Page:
Cowboys look to put out 49ers' flame in rematch of NFC title game


October 17, 1993|By VITO STELLINO

The Dallas Cowboys grabbed the torch in San Francisco last January.

Now they hope to hit the 49ers over the head with it in Dallas today.

When the Cowboys beat the 49ers in the NFC title game in muddy Candlestick Park last January, they like to think it was a passing of the torch from the team of the 1980s to what they think will be the team of the 1990s.

"We felt the winner of that game was going to be NFL champions. Not to take anything away from Buffalo, but I felt like it was a bigger challenge to beat San Francisco there at Candlestick Park than actually winning the Super Bowl on a neutral field," said coach Jimmy Johnson of the Cowboys.

The two teams will have the rematch today in Dallas and it'll be the Cowboys' chance to prove it wasn't a fluke and that they've surpassed the 49ers as the sport's dominant team.

"I think when the schedule came out, both teams looked at this as a key game. It gives us an opportunity to say we're one of the best teams in the league. I think the winner will say that, regardless of the record," Johnson said.

Quarterback Troy Aikman said, "Last year, there were maybe a handful of people who thought we could go out and beat them. Everybody thought we were a year away. Since that game, everyone has looked at us differently and I think that's why this game is bigger than it would have been if San Francisco had won last year."

Aikman added, "It's not a must-win situation because it's early in the season. But it's as close to a must-win game as you can get in October."

The Cowboys are 6 1/2 -point favorites, which is an unusual spread against the 49ers. They haven't been underdogs by a bigger margin since the 1983 NFC title game against the Washington Redskins in RFK Stadium when they were 10-point underdogs.

They lost the game when Eric Wright was called for a controversial pass interference penalty on Art Monk that set up the winning field goal even though the ball appeared to be overthrown. In a memorable line, former coach Bill Walsh said a "10-foot Celtic" couldn't have caught the ball.

But the 49ers covered the spread in that game, losing, 24-21.

The surprising thing is that the 49ers and Cowboys both are only 3-2. The Cowboys lost their first two when Emmitt Smith held out, and San Francisco was hampered by Steve Young's ailing thumb.

They're not exactly the same teams they were last January. They've combined to make 17 changes in their starting lineups -- seven moved to new teams, four were benched, three were injured and three changed positions.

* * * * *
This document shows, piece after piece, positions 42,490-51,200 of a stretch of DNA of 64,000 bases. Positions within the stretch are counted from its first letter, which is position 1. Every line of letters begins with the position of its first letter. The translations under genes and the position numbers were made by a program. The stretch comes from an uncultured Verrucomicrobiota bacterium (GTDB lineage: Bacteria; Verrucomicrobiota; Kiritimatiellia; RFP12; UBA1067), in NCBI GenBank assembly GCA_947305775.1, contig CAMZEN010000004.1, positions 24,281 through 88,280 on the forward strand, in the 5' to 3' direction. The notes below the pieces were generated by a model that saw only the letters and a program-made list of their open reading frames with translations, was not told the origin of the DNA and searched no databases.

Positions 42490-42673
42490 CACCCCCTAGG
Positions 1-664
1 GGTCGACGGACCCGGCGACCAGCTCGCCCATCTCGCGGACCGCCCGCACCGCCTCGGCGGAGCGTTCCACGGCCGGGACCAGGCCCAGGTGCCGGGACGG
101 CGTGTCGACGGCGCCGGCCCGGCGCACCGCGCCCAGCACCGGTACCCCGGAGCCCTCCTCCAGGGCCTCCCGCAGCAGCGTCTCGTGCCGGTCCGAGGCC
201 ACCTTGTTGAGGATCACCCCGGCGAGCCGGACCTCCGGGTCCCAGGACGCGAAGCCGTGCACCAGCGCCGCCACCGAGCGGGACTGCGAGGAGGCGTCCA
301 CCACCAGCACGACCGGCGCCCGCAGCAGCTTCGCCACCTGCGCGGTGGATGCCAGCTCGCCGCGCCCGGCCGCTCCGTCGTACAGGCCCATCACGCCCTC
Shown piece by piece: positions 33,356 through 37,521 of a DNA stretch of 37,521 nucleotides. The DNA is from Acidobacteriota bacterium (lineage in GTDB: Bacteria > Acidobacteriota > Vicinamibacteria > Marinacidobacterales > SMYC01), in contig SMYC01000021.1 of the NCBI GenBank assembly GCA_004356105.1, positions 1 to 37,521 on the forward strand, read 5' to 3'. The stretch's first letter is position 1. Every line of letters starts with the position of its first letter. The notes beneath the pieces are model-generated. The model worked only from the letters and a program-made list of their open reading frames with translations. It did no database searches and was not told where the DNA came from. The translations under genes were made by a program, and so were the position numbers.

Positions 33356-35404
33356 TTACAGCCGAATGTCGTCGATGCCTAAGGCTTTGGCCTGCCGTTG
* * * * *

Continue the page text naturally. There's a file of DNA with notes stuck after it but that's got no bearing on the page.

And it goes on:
San Francisco has made more of a transition, losing Pierce Holt, Tim Harris and Michael Carter on defense and adding Tim McDonald.

But George Seifert, the underrated coach of the 49ers, takes it in stride. Seifert doesn't get the credit he deserves for his 60-16 record because he has the image of just continuing in Walsh's winning ways.

With his defense ranked 26th in the league, Seifert said, "It's been frustrating, but there's a part of it that's kind of fun, this'll sound crazy, from the standpoint of the challenge to put it together, to get it squared away."

The 49ers find out today if their defense is squared away enough to stop Aikman and Smith.

Sounding off

Ricky Watters, whose critical fumble helped doom the 49ers against the Cowboys last January, is ready to redeem himself. He wants to outdo Smith.

"I definitely want to prove something. When you play the best and prove to be right up there with them, they start to say, 'Maybe this guy is the best.' The whole thing is, people never put Michael Jordan [in an elite class] until he beat Magic Johnson. That's the situation I feel I'm in right now," Watters said.

He forgets Jordan was in an elite class before he beat Magic, but that didn't stop Watters from comparing himself to Smith.

"We have a lot of similarities in that we both think we can't be stopped. We talked at the Pro Bowl so I know that's a fact. And we both feel we can carry the team on our backs at any given


"But what sets me apart from a lot of other backs is my receiving skills and blocking skills. I'm bigger and stronger than most of the backs that play my position. Emmitt Smith and Barry Sanders, those guys are smaller guys. I can handle linebackers coming up the middle on a blitz, or if a lineman gets loose, I can pick him off," he said.

Except in his own mind, nobody is comparing the 6-foot-1, 212-pound Watters to the 5-9, 209-pound Smith.

Today's his chance to make the comparison.

The expansion derby

NFL commissioner Paul Tagliabue came up with a clever way to hand one of the two expansion franchises to a new city -- probably Charlotte.

By having the expansion and finance committee recommend two cities as an entry and allowing the owners to only vote yes or no for the package, he can guarantee one of the entries will be a new city. That'll leave Baltimore and St. Louis to fight for the other spot.

The only question is whether Tagliabue can get 21 votes for this package. If he can't, all bets are off.

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